7.9. Updating Software in Virtual Machines

To keep software in your virtual machines up to date, you can use the same means you would use on standalone computers running the corresponding operating systems:

  • In Linux-based virtual machines, you can use the native Linux updaters (up2date, yum, or yast).

  • In Windows-based virtual machines, you can use the native Windows updaters (e.g., the Windows Update tool).

7.9.1. Updating the KVM/QEMU Hypervisor in Virtual Machines

Virtuozzo Hybrid Server can update KVM/QEMU hypervisor live in running virtual machines that have KVM/QEMU version 2.6.0 or newer.

To do this, install the vz-qemu-engine-updater package and update the qemu-kvm-vz package:

# yum install vz-qemu-engine-updater
# yum update qemu-kvm-vz

Updating qemu-kvm-vz starts a 10-minute timer to give yum time to complete the operation. After that the vz-qemu-engine-updater tool begins updating KVM/QEMU in each running virtual machine, one at a time.

Immediate updating may not be possible in several cases:

  • yum is currently locked on the node (in this case, no VMs can be updated automatically until the lock is released).

  • A VM is changing states (e.g., from running to stopped).

  • Configuration changes are being applied to a VM.

  • A backup of a VM is being created.

  • Any other prlctl operation is executed on a VM.

The KVM/QEMU updater will skip such VMs and queue them for a later update. The updater will perform a set number of retries to update VMs that have been skipped, each retry after a set delay. If retries are exhausted or the update fails for some reason, the virtual machine is left running with the outdated KVM/QEMU.

To manually disable automatic updates, mask the updater service:

# systemctl mask vz-qemu-engine-updater.service

To re-enable updates, unmask the updater service:

# systemctl unmask vz-qemu-engine-updater.service

To check if virtual machines have been successfully updated, view the log file:

# journalctl -u vz-qemu-engine-updater
<...>VM MyVM (was using qemu-kvm-vz-2.6.0-28.3.6.vz7.30) has been successfully updated.
<...>Finished updating VMs.
<...>Successfully updated QEMU engine for all running VMs.

To configure the number of retries, the delay between them, and other parameters, refer to the vz-qemu-engine-updater.json man page and edit the /var/lib/vz-qemu-engine-updater.json configuration file. Updating the KVM/QEMU Hypervisor Manually

If, for some reason, the KVM/QEMU hypervisor was not automatically updated in a running VM, you can do it manually as follows:

  1. Make sure that the VM uses an outdated version of the hypervisor.

    Check the version installed on the node:

    # rpm -qa qemu-kvm-vz

    And compare it with the version the VM currently uses:

    # virsh qemu-monitor-command <VM_name> '{"execute":"query-version"}'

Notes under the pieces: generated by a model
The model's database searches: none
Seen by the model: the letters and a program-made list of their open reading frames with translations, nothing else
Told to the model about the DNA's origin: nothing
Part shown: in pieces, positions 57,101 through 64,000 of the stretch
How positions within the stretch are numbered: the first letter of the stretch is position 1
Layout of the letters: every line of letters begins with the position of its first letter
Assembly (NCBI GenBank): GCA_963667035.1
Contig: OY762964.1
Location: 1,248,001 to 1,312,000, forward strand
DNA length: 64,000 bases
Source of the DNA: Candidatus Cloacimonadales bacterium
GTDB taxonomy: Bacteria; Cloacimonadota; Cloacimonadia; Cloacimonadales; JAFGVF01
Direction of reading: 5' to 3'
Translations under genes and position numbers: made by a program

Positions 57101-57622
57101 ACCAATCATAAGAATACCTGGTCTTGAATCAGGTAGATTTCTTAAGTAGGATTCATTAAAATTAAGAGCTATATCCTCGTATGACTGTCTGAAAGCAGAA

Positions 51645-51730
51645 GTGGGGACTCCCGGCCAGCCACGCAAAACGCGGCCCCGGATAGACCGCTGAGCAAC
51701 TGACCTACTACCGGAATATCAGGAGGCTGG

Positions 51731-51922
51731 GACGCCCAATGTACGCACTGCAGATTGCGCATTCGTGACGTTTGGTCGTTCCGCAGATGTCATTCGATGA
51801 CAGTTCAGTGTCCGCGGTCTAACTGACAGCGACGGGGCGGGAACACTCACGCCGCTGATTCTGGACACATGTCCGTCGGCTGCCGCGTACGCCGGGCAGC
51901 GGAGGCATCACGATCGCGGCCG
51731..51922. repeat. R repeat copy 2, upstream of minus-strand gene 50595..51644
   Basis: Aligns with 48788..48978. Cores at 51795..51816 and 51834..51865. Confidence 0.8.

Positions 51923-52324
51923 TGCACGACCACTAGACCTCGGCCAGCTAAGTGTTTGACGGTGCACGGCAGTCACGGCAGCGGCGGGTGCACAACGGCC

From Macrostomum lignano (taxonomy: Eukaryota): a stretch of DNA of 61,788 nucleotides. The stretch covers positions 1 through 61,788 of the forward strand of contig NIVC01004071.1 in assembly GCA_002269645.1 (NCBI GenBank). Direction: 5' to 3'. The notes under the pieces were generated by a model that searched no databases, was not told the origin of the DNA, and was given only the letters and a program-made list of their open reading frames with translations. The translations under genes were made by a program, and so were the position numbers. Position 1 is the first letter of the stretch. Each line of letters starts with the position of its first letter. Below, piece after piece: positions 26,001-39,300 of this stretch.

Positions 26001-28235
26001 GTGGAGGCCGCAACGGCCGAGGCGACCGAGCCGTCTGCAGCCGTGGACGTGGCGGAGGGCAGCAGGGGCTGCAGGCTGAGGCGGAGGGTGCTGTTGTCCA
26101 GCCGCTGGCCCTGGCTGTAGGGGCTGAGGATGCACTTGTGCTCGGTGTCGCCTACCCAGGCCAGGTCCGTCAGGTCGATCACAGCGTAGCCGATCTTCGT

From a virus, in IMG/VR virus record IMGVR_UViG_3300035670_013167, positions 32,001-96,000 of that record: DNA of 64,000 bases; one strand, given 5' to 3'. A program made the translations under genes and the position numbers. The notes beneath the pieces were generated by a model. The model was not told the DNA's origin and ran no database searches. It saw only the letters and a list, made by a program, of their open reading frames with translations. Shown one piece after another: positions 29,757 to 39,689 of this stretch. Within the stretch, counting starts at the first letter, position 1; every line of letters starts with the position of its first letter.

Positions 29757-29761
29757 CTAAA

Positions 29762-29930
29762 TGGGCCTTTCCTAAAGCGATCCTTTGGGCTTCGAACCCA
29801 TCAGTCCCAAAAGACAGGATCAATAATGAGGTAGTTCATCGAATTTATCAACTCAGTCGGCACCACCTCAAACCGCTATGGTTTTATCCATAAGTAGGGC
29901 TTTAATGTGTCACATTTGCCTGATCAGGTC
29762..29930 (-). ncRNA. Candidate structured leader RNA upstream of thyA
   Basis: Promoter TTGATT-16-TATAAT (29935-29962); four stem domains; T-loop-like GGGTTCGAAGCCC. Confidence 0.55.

<...>"package":" (qemu-kvm-vz-<version>)"}<...>
  2. Make sure no prlctl operations are being executed on the VM.

  3. Update the hypervisor that the VM uses:

    # prlctl update-qemu <VM_name>

7.9.2. Updating Virtuozzo Guest Tools in Virtual Machines

Starting from Virtuozzo Hybrid Server 7.0.4 (Update 4), Virtuozzo guest tools in virtual machines are updated automatically via a weekly cron job that starts the vz-guest-tools-updater tool.

The following requirements must be met:

  • The vz-guest-tools-updater package must be installed on the node.

  • The virtual machine must have the --tools-autoupdate parameter set to on (this is the default behavior).


Starting from Virtuozzo Hybrid Server 7.0.7 (Update 7), guest tools are also automatically installed in virtual machines on their next start (see Installing Virtuozzo Guest Tools). To disable automatic installation of guest tools, set the InstallTools parameter to false in the /etc/vz/tools-update.conf configuration file.

The vz-guest-tools-updater tool builds a list of VMs with the enabled --tools-autoupdate parameter and outdated guest tools. After that, a 5-minute timer triggers simultaneous guest tools update in a configurable number of VMs. If an update attempt fails, the tool will queue that VM for another try. If the second attempt fails, the VM’s guest tools will be left outdated.


By default, the updater tool obtains the new guest tools from the official repository. If the repository is not accessible, the updater tool forcibly mounts the guest tools image to VM’s optical disk drive even if it is already in use.

Windows virtual machines need to be restarted to complete the update of guest tools. On every such update, administrators inside these VMs receive a reboot notification upon login or immediately if they are logged in.

You can configure the number of VMs whose guest tools are to be updated simultaneously by changing the value of the MaxVMs parameter in the /etc/vz/tools-update.conf configuration file.

To check the update status of guest tools in one or more VMs, use the --get-state option for the vz-guest-tools-updater tool and specify VM names in a sequence. For example:

# vz-guest-tools-updater --get-state <VM1_name> [<VM2_name> ...]

If the guest tools in the given virtual machine are up to date, the command output will be as follows:

{<VM_UUID>} (<VM_name>): Tools are up to date

To disable automatic updating of Virtuozzo guest tools for a VM, run the following command:

# prlctl set <VM_name> --tools-autoupdate off

To manually update guest tools in one or more VMs, start the vz-guest-tools-updater script by specifying VM names in a sequence. For example:

# vz-guest-tools-updater <VM1_name> [<VM2_name> ...]


If run without any parameters, vz-guest-tools-updater starts updating the guest tools in MaxVMs random VMs.